The liberator of the oppressed will come.
We have put our trust in the promise of Michael to John,
that the anointed, by our God,
distinctly identified many years ahead of his arrival,
He would have a throne that will last very long;
no disputes, no terms, for 30 years of exploitation of our resources,
and their personal freedom.
He would be called “Prince of Peace,” in relation with almighty Exxon;
Augusto would be resurrected from the grave,
for God would not allow,
Oily pumps to succumb.
The evil Caracas socialist rebels,
sieged by years of sanctions,
are suffering so long;
the time is ripe to pledge a loan,
with the terms of serfdom.
Who is our Abdel Fattah?
Where is our Suharto?
When will the deliverer to International Monetary Fund,
the liberator of the oppressed elite,
the emancipator of possessors,
The International Union of Military Industrial Complexes
In War we trust.
May 5th, 2019
Oh First Past The Post
Oh First Past The Post,
I see that you did succeed;
But who said that human progress,
is linear or guaranteed;
There will be a day,
on which ignorance and fear will concede;
Till then the struggle for fairness,
Amir H. Ghaseminejad
Dec 21, 2018
It is my lack of luck
If Rakhine had superior-grade onshore oil or Lithium peroxide,
I could easily prove that I was a victim of genocide;
I would get half a billion credit from big banks,
they would drop us arms, weapons and tanks;
Everybody would see my roots deep in this land,
No research was needed for UN to understand;
Game theoretical truth would be for idealist man,
We would become a pragmatic paradise like South Sudan;
Our complex social fabric would become simple,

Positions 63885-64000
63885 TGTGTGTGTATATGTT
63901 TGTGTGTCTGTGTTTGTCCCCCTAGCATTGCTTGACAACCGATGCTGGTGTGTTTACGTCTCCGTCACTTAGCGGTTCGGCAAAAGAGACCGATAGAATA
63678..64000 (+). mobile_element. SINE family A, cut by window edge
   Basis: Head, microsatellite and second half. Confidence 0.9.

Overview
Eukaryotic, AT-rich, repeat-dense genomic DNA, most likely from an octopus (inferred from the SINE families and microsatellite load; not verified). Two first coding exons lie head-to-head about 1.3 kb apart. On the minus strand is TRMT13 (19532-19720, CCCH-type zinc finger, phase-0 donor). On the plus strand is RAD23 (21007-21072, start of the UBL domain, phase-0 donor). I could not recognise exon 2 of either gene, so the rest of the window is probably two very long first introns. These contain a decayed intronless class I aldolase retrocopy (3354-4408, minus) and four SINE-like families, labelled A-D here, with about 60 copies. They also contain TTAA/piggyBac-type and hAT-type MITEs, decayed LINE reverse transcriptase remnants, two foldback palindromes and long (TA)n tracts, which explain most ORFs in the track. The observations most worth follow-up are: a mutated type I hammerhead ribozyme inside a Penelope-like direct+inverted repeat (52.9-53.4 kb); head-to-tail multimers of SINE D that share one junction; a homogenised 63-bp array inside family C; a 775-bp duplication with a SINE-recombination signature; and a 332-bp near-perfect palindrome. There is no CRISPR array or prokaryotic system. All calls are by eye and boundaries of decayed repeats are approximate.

Nobel prize would be given to me when an eye would twinkle;
Armies would be sent to defend our claim for repatriation,
Chevron would start drilling our black gold without proclamation;
There would be a referendum for Rohingastan independence,
A new country would be born with no precedence;
It is my lack of luck that the government is your friend,
When little is in my hand, you can get it all with no help on my end;
If Rakhine had superior-grade on shore oil or Lithium peroxide
Amir H. ghaseminejad
2 October, 2017
Pass me over
I look for you dear,
thousands of years later.
Pass me over, this white water, Pharaohs still have power,
and slaves need you more than ever.
I am sure your staff will reappear,
out of sleeves of one from nowhere.
Amir H. Ghaseminejad,
Some don’t like anything smelling like religion,
I understand their historic rebellion.
Some say it is a myth, an addiction,
what would they say about a revolutionary fiction?
Some say it is a catholic invention,
I can guess Constantine’s intention.
Some want to know who was his father,
I think about the character of his mother.
Some want to know about affairs he had in private,
I am interested in what he did in public.
Some say he awakened the sleeping, the dead,
I am curious to slaves what he said.
Some say he cured the gentile, the deaf, the blind,
I feel the need for a man of this kind.
Some say we don’t know his birthday,
I don’t care it was on which day.
Some glorify Christmas just today,
I celebrate his birth everyday.
Amir H. Ghaseminejad
24 December, 2010